hawaij - Yemenese spice blend with a hefty dose of ground cardamom, black pepper, cumin, and cloves often used on meats, vegetables, in stews, and even in rice or (if you're Molly Yeh) hot chocolate!
alt. translation: a classy blend starring a spice almost none of your friends will correctly identify the first taste

bahn mi - a kind of Vietnamese sandwich, traditionally of some variation of pork adorned with fresh cucumber, pickled carrots, cilantro, and shredded radish, often served on a baguette or flat bread-style wrap with spicy mayonnaise.
alt. translation: What they tell you they're serving when making a real dinner was just too much work.

soba - a thick, chewy Asian noodle made of buckwheat flour. See also, udon.
alt. translation: "My noodle-vocabulary is cooler than your noodle vocabulary, so I won't just call these noodles. What a waste of my knowledge."

confit - a French method of preparing meat (most often goose or duck legs) which cooks the meat by submerging it in oil or fat and frying it over low heat, then storing meat in the fat to cure. Originally a method to preserve meats, now to create a velvety, melt-in-the-mouth texture to meats. The full process is described extensively at Serious Eats.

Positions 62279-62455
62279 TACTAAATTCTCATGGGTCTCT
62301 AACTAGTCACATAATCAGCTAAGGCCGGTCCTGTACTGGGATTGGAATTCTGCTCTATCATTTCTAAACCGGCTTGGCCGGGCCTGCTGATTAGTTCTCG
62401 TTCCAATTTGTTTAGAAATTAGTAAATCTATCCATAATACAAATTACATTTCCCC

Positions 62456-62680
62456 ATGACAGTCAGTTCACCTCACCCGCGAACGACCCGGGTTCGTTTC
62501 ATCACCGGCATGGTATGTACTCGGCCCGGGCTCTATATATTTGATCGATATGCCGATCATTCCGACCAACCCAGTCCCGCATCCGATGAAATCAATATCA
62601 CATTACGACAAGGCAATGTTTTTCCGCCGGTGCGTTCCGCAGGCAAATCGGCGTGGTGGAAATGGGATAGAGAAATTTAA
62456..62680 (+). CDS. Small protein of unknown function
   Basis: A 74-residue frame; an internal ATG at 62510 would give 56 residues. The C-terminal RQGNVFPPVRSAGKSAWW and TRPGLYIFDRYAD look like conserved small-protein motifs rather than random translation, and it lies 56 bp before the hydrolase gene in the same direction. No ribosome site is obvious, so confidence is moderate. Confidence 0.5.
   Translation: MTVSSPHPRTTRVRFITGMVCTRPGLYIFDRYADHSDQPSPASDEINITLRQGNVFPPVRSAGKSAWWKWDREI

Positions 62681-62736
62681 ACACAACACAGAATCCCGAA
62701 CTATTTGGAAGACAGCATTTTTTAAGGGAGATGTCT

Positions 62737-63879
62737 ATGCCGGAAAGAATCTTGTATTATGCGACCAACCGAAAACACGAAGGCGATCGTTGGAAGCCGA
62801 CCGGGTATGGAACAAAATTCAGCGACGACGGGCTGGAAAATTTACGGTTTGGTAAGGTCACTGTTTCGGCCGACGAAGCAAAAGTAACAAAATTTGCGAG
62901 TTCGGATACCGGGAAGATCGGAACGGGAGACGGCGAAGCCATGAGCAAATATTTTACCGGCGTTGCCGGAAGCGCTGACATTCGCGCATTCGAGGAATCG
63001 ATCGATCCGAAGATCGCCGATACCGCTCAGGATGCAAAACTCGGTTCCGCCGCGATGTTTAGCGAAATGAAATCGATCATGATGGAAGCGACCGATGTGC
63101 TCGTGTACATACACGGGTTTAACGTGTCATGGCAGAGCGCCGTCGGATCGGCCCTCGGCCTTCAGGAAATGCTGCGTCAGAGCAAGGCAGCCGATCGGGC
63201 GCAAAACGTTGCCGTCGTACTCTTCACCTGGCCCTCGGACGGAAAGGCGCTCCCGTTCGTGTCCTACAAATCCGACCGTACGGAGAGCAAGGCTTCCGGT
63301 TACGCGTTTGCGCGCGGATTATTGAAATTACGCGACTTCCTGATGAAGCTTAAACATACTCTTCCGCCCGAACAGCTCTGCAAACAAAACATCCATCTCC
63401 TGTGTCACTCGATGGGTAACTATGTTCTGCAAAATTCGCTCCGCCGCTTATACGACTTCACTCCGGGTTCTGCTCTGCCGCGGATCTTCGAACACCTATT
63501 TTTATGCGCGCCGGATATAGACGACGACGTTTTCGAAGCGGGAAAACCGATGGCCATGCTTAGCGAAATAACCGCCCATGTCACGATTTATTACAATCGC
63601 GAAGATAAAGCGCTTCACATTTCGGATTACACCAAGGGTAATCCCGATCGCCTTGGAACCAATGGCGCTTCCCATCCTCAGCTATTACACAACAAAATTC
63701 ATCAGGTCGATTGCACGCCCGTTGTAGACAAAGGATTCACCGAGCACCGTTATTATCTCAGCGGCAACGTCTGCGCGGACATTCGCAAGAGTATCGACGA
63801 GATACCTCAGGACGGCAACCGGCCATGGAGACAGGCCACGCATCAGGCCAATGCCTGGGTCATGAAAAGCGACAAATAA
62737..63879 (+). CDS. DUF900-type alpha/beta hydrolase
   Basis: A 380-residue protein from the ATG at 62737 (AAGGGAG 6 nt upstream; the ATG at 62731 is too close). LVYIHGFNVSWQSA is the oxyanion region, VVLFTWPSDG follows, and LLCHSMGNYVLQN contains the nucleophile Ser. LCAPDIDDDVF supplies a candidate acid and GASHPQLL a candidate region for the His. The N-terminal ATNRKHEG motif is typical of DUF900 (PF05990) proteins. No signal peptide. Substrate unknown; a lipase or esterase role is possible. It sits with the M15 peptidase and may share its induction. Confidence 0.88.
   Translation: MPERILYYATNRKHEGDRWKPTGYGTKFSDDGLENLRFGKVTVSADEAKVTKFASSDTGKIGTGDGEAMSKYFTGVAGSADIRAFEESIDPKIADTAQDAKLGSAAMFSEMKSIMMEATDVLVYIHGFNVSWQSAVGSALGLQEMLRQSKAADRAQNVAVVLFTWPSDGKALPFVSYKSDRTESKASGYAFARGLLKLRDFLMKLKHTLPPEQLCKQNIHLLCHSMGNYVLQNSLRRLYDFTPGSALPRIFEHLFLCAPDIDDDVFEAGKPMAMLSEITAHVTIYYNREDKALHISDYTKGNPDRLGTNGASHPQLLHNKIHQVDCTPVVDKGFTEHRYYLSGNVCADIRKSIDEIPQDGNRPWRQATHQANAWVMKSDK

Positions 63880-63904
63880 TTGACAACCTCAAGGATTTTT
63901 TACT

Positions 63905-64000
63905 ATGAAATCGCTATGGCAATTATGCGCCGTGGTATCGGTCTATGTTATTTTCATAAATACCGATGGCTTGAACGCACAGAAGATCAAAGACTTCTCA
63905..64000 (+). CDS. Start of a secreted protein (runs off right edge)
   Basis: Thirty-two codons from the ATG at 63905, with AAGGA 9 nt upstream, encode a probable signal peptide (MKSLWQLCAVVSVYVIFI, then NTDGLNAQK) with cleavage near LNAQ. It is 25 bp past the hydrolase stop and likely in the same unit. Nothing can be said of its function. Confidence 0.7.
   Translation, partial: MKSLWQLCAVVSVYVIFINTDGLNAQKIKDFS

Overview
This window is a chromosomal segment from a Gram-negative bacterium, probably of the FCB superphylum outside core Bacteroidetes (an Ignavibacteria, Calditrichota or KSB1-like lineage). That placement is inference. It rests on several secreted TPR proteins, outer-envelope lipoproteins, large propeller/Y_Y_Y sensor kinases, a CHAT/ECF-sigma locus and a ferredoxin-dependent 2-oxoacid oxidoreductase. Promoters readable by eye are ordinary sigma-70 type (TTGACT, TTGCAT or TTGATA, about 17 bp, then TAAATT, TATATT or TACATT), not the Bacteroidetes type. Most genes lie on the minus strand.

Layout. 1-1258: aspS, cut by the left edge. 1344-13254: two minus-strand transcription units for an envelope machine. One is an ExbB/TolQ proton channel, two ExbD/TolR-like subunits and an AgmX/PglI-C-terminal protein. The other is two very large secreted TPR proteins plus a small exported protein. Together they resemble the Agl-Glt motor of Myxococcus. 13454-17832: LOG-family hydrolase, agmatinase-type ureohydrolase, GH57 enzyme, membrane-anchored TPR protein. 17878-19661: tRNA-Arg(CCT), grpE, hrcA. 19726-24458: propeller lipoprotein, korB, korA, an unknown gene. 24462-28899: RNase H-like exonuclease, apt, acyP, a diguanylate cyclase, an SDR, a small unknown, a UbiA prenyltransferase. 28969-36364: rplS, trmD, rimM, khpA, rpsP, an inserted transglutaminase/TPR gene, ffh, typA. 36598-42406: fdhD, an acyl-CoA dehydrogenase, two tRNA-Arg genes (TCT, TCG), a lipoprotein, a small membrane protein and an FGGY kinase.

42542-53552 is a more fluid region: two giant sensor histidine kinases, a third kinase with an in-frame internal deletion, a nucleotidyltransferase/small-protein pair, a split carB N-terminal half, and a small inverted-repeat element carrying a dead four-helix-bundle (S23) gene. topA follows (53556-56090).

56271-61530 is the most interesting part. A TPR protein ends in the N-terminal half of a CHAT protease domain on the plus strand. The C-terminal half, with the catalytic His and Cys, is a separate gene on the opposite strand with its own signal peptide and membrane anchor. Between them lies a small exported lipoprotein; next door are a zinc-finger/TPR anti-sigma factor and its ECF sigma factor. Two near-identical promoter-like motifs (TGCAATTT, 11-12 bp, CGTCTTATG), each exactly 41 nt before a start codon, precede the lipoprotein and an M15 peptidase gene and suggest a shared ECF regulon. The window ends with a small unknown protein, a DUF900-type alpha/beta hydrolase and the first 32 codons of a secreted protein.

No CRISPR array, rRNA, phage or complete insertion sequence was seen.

alt. translation: a method for creating fat-inception

kimchi - a Korean condiment made of vermented vegetables and spices, most notably napa cabbage, radishes, scallions, or ginger.
alt. translation: Sauerkraut fights in the Pacific theatre

sushimi - not to be confused with sushi, sushimi is plain and simplly very fresh (raw) fish sliced thinly and served without adornment.
alt. translation: perfect breakfast for your resident Gollum

What food trends have you stumped? Do you have any embarrassing, "I didn't know what this was and made a gaff" stories? I want to hear all of them, so let's chat about it. You might spare me further embarrassment by educating me now in this very safe space where we can all admit, "Yeah, I didn't know that."

Three Cookbooks I Actually Use